13 December 2012

A thesis in dots?

I was interested to hear that Steve Barry is reading for his doctorate in music. His thesis concerns classical music and improvisation. It’s not a common association although I’ve written of it several times here recently. I was chatting to Alex in the break and he was talking of classical bassists and hand shapes and fingerboard technique. Jazz, and perhaps all creative music, is a magpie art (“Good artists borrow, great artists steal", supposedly Picasso) so I shouldn’t be surprised. So what of Steve’s take?

Someone mentioned classical influences but I felt this was clearly out of a jazz tradition. I thought of Brad Mehldau with his truncated lines and current sensibility but I heard just a spot of Chick Corea’s harmonic sense and unison melodies and perhaps some longer Keith Jarrett lines. Steve’s compositions were strong on chords, there were latin and rock rhythms, there were unexpected fillips of time or missing beats. I also felt his playing defined left and right hand roles of chords and melody, although there was an easy modal freedom in that melody and the lines easily played around the underlying bar structures. Classic contemporary jazz, not bop styled and seldom swung. I was interested in how a changing chordal structure is relegated to feel almost unchanging, but I expect this is the end result of 50+ years of modal jazz. And I was intrigued by the very busy but unharried playing of the whole band. There were lots of ideas, lots of commitment and un-affected variation here, but it felt settled with like long crescendos and occasional change. And long tunes, up to 30 minutes.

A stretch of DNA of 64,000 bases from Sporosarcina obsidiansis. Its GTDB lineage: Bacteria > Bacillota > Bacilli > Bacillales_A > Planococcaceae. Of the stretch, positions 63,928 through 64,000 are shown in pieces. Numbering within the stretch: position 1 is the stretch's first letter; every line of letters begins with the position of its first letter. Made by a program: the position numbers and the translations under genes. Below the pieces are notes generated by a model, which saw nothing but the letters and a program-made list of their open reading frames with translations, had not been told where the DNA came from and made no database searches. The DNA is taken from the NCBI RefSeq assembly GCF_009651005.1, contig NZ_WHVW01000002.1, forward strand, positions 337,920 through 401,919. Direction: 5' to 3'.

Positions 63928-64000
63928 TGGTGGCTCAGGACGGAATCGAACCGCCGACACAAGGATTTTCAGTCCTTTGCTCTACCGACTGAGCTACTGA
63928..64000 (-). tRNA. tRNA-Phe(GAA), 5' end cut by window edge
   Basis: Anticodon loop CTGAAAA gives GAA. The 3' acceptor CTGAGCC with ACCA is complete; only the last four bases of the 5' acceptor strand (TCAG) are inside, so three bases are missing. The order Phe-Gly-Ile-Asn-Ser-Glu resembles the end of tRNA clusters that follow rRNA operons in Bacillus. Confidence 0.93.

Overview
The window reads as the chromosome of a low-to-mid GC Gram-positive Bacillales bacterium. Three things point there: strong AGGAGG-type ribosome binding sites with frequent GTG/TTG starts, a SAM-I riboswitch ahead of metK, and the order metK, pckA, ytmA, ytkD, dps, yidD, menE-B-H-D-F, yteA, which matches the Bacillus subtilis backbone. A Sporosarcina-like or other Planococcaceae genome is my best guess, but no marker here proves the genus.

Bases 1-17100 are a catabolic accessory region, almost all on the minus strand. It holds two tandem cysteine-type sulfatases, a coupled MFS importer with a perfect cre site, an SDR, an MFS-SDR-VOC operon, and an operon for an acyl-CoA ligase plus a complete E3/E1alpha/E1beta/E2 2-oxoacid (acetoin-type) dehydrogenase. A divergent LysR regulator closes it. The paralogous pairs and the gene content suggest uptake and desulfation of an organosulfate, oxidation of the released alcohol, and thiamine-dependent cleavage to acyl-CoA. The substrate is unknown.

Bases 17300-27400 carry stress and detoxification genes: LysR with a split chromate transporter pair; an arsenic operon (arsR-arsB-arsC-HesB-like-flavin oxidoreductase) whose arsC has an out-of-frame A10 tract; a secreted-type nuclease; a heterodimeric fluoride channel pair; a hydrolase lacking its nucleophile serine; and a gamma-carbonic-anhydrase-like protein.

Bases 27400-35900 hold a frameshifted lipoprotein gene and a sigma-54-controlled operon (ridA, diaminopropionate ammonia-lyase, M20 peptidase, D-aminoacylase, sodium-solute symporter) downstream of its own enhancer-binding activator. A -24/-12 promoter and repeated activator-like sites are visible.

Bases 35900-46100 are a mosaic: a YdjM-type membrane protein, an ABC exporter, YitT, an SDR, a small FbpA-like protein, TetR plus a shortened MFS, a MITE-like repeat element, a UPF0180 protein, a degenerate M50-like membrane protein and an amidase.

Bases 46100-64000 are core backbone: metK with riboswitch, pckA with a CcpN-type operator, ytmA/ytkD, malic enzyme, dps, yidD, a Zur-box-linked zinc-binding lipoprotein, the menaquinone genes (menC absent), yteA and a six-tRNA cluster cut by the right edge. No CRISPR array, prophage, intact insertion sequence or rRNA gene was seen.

I’ve heard all these guys in Canberra in recent days and it’s been a pleasure. Steve with Jess Pollard; Alex with Mark Lockett; Tim with Liam Budge. How different can these outings be? Alex was again clear in thought, adventurous in intent and accurate in technique. I marvel at his big well-intoned interval jumps. I found his sound a bit podgier on this night, perhaps a bigger low-mid, but what expansive inventiveness and entrenched groove in these solos! Quite stunning. Tim excited me, again with an ease of presence, but with perfectly accurate and sharply rendered fills and embellishments and rudiments. Steve led with his own compositions and the lyrical freedom I mentioned above. I liked that they played a single, long set, ~90 minutes: more involving, more relaxed for after-gig chatter, and shorter for a workday evening. I reckon that’s something jazz could learn from rock showbiz: play long and hard, don’t rest too soon. There’s a lot of understated change here: piano to bass solo to drums against ostinato and the rest, but malleable and undemonstrative although clearly planned. The tunes were originals, and Wayne Shorter’s Taru. One was entitled Parks and dedicated to pianist Aaron Parks. Changes was a love song from a distance. Vintage was a right hand melody with syncopated left hand chords and contrapuntal bass. Listening to the CD as I write, it seems strong and forceful. On the night, I heard it as more internal, busy and outspoken but complex, conversational and inner directed. Whatever, it was complex and satisfying and virtuosic. How I like it. Great stuff. Steve Barry (piano) led a trio with Alex Boneham (bass) and Tim Firth (drums) at the Loft’s last gig for the year.

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